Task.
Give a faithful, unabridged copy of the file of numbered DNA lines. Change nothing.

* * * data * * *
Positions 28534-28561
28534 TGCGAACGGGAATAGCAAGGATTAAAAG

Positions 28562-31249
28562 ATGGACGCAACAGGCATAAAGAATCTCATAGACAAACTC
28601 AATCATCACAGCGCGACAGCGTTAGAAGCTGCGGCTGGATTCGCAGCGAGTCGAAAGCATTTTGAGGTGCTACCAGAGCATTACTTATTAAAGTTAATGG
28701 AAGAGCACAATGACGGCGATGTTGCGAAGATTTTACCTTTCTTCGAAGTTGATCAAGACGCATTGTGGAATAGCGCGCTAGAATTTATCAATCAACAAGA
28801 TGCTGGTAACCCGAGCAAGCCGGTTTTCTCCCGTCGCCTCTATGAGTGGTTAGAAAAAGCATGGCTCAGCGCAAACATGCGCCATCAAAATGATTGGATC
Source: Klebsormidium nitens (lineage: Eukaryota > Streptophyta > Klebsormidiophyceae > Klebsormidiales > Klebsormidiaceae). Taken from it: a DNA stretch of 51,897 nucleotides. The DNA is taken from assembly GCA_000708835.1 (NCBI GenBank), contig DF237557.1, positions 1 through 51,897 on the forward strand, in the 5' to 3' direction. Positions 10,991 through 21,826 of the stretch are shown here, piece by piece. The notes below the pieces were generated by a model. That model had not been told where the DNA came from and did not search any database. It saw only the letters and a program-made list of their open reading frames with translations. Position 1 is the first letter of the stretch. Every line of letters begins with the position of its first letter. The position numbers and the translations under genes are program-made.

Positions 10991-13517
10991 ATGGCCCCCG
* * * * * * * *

Positions 28534-28561
28534 TGCGAACGGGAATAGCAAGGATTAAAAG

Positions 28562-31249
28562 ATGGACGCAACAGGCATAAAGAATCTCATAGACAAACTC
28601 AATCATCACAGCGCGACAGCGTTAGAAGCTGCGGCTGGATTCGCAGCGAGTCGAAAGCATTTTGAGGTGCTACCAGAGCATTACTTATTAAAGTTAATGG
28701 AAGAGCACAATGACGGCGATGTTGCGAAGATTTTACCTTTCTTCGAAGTTGATCAAGACGCATTGTGGAATAGCGCGCTAGAATTTATCAATCAACAAGA
28801 TGCTGGTAACCCGAGCAAGCCGGTTTTCTCCCGTCGCCTCTATGAGTGGTTAGAAAAAGCATGGCTCAGCGCAAACATGCGCCATCAAAATGATTGGATC
Source: Klebsormidium nitens (lineage: Eukaryota > Streptophyta > Klebsormidiophyceae > Klebsormidiales > Klebsormidiaceae). Taken from it: a DNA stretch of 51,897 nucleotides. The DNA is taken from assembly GCA_000708835.1 (NCBI GenBank), contig DF237557.1, positions 1 through 51,897 on the forward strand, in the 5' to 3' direction. Positions 10,991 through 21,826 of the stretch are shown here, piece by piece. The notes below the pieces were generated by a model. That model had not been told where the DNA came from and did not search any database. It saw only the letters and a program-made list of their open reading frames with translations. Position 1 is the first letter of the stretch. Every line of letters begins with the position of its first letter. The position numbers and the translations under genes are program-made.

Positions 10991-13517
10991 ATGGCCCCCG